depressive thinking on the feast of our lady of sorrows
The first rosary I bought, long before I became a Catholic, was a rosary of the seven sorrows. I bought it accidentally; it just happened to be the one I picked up, without knowing anything about it. It has seven decades of seven—forty-nine beads in total, instead of the fifty of a regular rosary. It takes you through the seven sorrows of Mary: the prophecy of Simeon, the flight into Egypt, the loss of Jesus in the Temple, Mary’s meeting of Jesus as He carries the cross, the crucifixion, the descent from the cross, the burial and anointing of Jesus. Each decade is separated by a medal depicting each sorrow, so the mysteries are built in to the physical structure of the rosary (unlike a regular rosary, where different sets of mysteries are prayed with the same set of beads.) While living in London, I prayed it most days on the train to work—working for the Church of England and sneaking off to Latin Mass at Corpus Christi Maiden Lane on my lunch break. It was fortuitous; Simeon’s prophecy—a sword shall pierce your own heart also—was already the foundation of my relationship with Mary. It was her grief that I connected with, before the dogmas of the Immaculate Conception or the Assumption made sense to me. It was her sorrow that lead me to the eventual joy of reception into the Catholic Church.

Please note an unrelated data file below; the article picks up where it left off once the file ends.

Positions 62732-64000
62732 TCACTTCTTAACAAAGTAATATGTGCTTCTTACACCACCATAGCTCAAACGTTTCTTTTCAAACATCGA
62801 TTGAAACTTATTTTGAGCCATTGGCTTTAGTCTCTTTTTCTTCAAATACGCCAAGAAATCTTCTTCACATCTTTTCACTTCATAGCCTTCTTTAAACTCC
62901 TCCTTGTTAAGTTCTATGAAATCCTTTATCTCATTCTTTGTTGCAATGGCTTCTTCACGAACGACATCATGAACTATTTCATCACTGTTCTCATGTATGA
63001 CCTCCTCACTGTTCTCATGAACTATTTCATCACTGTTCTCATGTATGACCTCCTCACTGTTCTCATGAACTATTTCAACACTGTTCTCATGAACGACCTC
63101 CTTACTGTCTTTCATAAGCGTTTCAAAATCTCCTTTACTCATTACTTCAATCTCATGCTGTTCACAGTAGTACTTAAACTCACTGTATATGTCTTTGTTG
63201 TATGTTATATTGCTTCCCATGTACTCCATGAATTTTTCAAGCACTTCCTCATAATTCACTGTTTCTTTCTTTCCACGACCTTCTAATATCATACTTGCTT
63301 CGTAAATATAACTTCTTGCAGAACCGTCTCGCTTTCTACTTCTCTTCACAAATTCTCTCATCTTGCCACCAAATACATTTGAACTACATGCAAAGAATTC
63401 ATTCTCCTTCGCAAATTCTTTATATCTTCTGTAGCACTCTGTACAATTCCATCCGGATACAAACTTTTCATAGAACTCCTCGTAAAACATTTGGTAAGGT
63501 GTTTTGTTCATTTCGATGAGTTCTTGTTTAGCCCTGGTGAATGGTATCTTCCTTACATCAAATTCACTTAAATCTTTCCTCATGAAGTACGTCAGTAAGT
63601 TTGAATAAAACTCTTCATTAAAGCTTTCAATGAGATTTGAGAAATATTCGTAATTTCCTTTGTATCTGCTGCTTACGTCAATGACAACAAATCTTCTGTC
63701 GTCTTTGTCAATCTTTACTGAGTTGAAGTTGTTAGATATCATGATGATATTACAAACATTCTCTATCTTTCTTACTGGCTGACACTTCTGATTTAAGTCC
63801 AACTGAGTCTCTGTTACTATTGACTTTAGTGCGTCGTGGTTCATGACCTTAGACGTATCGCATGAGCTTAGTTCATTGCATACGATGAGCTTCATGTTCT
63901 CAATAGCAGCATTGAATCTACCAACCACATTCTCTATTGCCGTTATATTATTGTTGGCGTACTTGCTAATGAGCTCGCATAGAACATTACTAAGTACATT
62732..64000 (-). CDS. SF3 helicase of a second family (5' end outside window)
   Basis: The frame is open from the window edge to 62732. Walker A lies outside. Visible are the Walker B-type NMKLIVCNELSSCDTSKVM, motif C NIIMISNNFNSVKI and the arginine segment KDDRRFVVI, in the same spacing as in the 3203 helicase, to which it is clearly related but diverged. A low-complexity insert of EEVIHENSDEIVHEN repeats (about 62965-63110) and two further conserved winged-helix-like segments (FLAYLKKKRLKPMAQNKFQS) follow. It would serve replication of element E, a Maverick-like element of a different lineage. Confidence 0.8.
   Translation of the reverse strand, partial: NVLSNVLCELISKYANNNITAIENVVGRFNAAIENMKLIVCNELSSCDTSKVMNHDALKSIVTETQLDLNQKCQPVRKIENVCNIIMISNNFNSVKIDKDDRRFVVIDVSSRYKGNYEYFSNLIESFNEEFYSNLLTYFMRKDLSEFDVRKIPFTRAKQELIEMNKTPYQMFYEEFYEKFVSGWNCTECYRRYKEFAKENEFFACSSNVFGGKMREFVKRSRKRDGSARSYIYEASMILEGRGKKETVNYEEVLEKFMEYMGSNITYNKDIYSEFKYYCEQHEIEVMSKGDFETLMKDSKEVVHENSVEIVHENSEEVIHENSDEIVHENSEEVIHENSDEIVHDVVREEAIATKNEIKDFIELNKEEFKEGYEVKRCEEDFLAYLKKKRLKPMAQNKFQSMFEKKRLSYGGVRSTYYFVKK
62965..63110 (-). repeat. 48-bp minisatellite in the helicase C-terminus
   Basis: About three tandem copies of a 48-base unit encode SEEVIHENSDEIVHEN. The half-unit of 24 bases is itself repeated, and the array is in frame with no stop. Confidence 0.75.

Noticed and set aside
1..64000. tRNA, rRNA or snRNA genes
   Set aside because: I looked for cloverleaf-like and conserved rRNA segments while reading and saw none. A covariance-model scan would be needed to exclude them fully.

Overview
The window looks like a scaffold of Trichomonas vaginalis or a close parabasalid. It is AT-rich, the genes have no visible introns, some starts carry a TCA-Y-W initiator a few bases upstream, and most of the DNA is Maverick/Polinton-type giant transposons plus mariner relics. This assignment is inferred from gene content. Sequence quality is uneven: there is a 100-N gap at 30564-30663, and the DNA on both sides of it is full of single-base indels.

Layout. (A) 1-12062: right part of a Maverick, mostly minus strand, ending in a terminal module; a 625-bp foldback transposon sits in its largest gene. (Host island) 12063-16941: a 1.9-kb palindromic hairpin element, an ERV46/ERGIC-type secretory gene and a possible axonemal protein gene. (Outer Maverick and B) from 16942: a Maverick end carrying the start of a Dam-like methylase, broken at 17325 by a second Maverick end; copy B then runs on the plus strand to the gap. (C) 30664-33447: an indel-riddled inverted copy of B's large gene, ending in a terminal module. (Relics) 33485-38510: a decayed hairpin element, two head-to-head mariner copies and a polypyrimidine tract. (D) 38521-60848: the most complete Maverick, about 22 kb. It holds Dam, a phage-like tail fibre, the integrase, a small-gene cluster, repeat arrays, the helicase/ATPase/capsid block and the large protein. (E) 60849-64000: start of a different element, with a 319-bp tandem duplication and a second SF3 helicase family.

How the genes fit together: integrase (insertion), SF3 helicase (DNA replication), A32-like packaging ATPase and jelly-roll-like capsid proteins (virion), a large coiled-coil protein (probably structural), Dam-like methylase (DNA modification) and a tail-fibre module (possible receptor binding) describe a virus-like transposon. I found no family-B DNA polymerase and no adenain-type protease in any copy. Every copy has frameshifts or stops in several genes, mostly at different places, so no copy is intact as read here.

Today is the feast of Our Lady of Sorrows. A month after the feast of the Assumption. It stands for a disposition of sorrow mixed with hope—the disposition of the cross, the via dolorosa, the civitas peregrina, the Christian never entirely at home in this world. It’s a reminder that all our little plans and ideas of success and progress are made foolish by the cross. Below are some readings on this theme, which has been particularly resonant for me through one of the most difficult and painful periods of my life.
Elsewhere, I’ve written a review of Peter Brown’s anticipated autobiography Journeys of the Mind: A Life in History for The Tablet and a review of Madeline Cash’s Earth Angel for Cracks in Postmodernity.